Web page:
Who Are You?

How you talk to your customers online, offline and on the phone says a lot about your company and the people you train.

Or don’t train.

It always upsets me when I call a company and get bad-tempered receptionists or employees who pass the call around.

I can tolerate bad-tempered receptionists – but in this day and age, if you have such people working for you, I think it’s high time you sent them for some customer service training. It’s bad for your company as these people are the first contact point with the prospects and customers.

Employees who pass the call around are also on top of my pet peeves list. If you cannot find your colleague whom the call is intended, why not ask if you can take a message? It’s that simple but no one bothers. Especially China-man companies. Getting them to take your message is like forcing a root canal on them.

This morning, I called a client’s office. This is no China-man office. It’s spanking new and has a hip postcode.

The conversation went like this.

Person: Hello, this is (name of company).

Me: “Hi, may I speak to ______ please?”

Person on the other line: “Who are you?”

I was truly taken aback as this is the first time I have ever come across someone who asks “Who are you?”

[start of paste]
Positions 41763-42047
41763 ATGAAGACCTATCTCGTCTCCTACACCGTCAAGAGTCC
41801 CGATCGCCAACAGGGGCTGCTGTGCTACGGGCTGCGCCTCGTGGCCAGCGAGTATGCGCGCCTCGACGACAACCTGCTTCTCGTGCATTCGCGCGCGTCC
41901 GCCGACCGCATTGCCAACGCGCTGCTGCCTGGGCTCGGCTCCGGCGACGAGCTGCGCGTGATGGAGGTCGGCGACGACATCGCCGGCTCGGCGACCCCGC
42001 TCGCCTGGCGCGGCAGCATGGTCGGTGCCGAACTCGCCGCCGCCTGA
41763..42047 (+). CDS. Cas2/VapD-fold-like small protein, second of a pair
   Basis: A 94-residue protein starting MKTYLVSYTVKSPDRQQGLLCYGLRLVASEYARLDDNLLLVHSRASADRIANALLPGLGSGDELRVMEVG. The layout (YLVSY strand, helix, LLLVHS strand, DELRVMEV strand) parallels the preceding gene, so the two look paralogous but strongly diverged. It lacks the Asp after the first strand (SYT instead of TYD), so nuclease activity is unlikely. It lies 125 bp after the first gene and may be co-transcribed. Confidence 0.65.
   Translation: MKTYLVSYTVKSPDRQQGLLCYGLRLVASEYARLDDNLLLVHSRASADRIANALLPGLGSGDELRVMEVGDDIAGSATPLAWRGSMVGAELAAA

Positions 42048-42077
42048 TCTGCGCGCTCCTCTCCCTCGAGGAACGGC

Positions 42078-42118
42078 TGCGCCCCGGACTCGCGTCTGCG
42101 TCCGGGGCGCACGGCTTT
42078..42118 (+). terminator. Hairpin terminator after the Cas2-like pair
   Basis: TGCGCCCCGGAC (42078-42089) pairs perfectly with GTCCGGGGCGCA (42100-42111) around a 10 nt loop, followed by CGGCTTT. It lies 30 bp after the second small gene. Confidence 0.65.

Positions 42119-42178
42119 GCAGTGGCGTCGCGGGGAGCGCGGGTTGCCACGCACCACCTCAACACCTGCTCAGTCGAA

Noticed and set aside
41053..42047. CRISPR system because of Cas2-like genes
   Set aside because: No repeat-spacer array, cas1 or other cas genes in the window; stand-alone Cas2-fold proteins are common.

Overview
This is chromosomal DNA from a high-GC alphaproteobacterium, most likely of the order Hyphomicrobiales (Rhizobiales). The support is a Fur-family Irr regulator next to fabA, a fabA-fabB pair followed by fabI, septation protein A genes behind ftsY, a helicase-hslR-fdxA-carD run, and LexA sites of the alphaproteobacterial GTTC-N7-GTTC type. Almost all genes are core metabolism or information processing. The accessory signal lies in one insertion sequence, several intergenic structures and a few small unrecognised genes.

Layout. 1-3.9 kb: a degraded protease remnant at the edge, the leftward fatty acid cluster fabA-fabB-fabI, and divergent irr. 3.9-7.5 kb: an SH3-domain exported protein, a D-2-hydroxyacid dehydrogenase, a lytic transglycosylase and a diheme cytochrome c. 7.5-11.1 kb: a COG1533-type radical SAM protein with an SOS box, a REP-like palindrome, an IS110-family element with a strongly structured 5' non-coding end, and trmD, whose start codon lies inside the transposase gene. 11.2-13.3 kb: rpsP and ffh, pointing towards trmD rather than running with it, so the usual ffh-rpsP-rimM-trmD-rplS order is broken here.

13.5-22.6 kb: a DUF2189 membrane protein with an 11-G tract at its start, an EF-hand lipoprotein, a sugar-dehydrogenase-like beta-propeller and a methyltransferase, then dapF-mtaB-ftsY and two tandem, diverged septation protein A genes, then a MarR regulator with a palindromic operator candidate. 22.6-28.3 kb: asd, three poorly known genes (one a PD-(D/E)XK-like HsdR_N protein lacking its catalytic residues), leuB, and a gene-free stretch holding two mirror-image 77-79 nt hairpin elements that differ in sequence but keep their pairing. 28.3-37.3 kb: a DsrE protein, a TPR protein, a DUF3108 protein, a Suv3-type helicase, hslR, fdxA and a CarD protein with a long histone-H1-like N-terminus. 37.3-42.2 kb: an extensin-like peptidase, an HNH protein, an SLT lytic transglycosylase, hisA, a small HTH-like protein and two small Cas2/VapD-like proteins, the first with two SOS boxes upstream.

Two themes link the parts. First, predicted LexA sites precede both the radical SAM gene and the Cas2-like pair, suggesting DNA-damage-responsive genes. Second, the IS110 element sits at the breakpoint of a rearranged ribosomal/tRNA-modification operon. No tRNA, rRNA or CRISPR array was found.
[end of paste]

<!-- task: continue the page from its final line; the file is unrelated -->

I supposed he meant, who is on the line, before he passed the call forward but the way he said it, anyone would be shocked too.

How one speaks on the phone as well as how one words one’s email is important in sending out the right message to your audience or customer.

For this particular person, I suggest his company sends him for Ron Kaufman’s Up Your Service seminar (and no, Ron is NOT paying me to recommend him either!). I learnt a whole lot from him four years ago when he gave his seminar in KL. Ron helps companies improve customer service which in turn make customers happy and come back again and again!

Ron is a real livewire on stage and you won’t be bored. Lots of MNCs (multinational companies) and financial institutions send their staff to attend his training. Everyone benefits, not only front-desk staff but even business owners like myself.

If you cannot afford his live whole-day training, reading his books are another way you can pick the man’s brains. And if you are keen to learn more first about Ron, you can also subscribe to his free newsletter (you can sign up at his website).

That would prevent your receptionist from barking, “Who are you?”

To visit Ron Kaufman’s website, go to http://www.ronkaufman.com

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